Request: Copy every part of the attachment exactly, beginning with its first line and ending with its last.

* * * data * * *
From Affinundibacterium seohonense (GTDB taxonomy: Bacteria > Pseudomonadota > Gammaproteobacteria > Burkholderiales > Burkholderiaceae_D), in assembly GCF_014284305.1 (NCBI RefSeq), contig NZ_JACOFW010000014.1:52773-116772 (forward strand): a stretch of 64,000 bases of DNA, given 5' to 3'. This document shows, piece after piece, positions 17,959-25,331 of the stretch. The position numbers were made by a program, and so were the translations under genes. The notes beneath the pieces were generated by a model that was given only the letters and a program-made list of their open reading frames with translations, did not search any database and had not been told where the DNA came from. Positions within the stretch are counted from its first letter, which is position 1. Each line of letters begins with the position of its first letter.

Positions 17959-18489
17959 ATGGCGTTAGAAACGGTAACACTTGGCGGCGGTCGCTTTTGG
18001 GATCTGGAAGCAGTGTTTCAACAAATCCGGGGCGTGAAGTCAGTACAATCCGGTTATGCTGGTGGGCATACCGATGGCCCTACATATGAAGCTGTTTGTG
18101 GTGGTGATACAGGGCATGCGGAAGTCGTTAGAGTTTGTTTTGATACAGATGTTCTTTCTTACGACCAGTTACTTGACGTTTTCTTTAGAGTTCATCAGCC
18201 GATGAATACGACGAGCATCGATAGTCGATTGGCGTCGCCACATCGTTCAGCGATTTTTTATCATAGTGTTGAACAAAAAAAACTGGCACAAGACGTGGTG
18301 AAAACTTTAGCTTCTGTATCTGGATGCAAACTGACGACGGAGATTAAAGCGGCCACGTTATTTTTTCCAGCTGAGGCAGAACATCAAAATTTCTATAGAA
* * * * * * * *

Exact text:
From Affinundibacterium seohonense (GTDB taxonomy: Bacteria > Pseudomonadota > Gammaproteobacteria > Burkholderiales > Burkholderiaceae_D), in assembly GCF_014284305.1 (NCBI RefSeq), contig NZ_JACOFW010000014.1:52773-116772 (forward strand): a stretch of 64,000 bases of DNA, given 5' to 3'. This document shows, piece after piece, positions 17,959-25,331 of the stretch. The position numbers were made by a program, and so were the translations under genes. The notes beneath the pieces were generated by a model that was given only the letters and a program-made list of their open reading frames with translations, did not search any database and had not been told where the DNA came from. Positions within the stretch are counted from its first letter, which is position 1. Each line of letters begins with the position of its first letter.

Positions 17959-18489
17959 ATGGCGTTAGAAACGGTAACACTTGGCGGCGGTCGCTTTTGG
18001 GATCTGGAAGCAGTGTTTCAACAAATCCGGGGCGTGAAGTCAGTACAATCCGGTTATGCTGGTGGGCATACCGATGGCCCTACATATGAAGCTGTTTGTG
18101 GTGGTGATACAGGGCATGCGGAAGTCGTTAGAGTTTGTTTTGATACAGATGTTCTTTCTTACGACCAGTTACTTGACGTTTTCTTTAGAGTTCATCAGCC
18201 GATGAATACGACGAGCATCGATAGTCGATTGGCGTCGCCACATCGTTCAGCGATTTTTTATCATAGTGTTGAACAAAAAAAACTGGCACAAGACGTGGTG
18301 AAAACTTTAGCTTCTGTATCTGGATGCAAACTGACGACGGAGATTAAAGCGGCCACGTTATTTTTTCCAGCTGAGGCAGAACATCAAAATTTCTATAGAA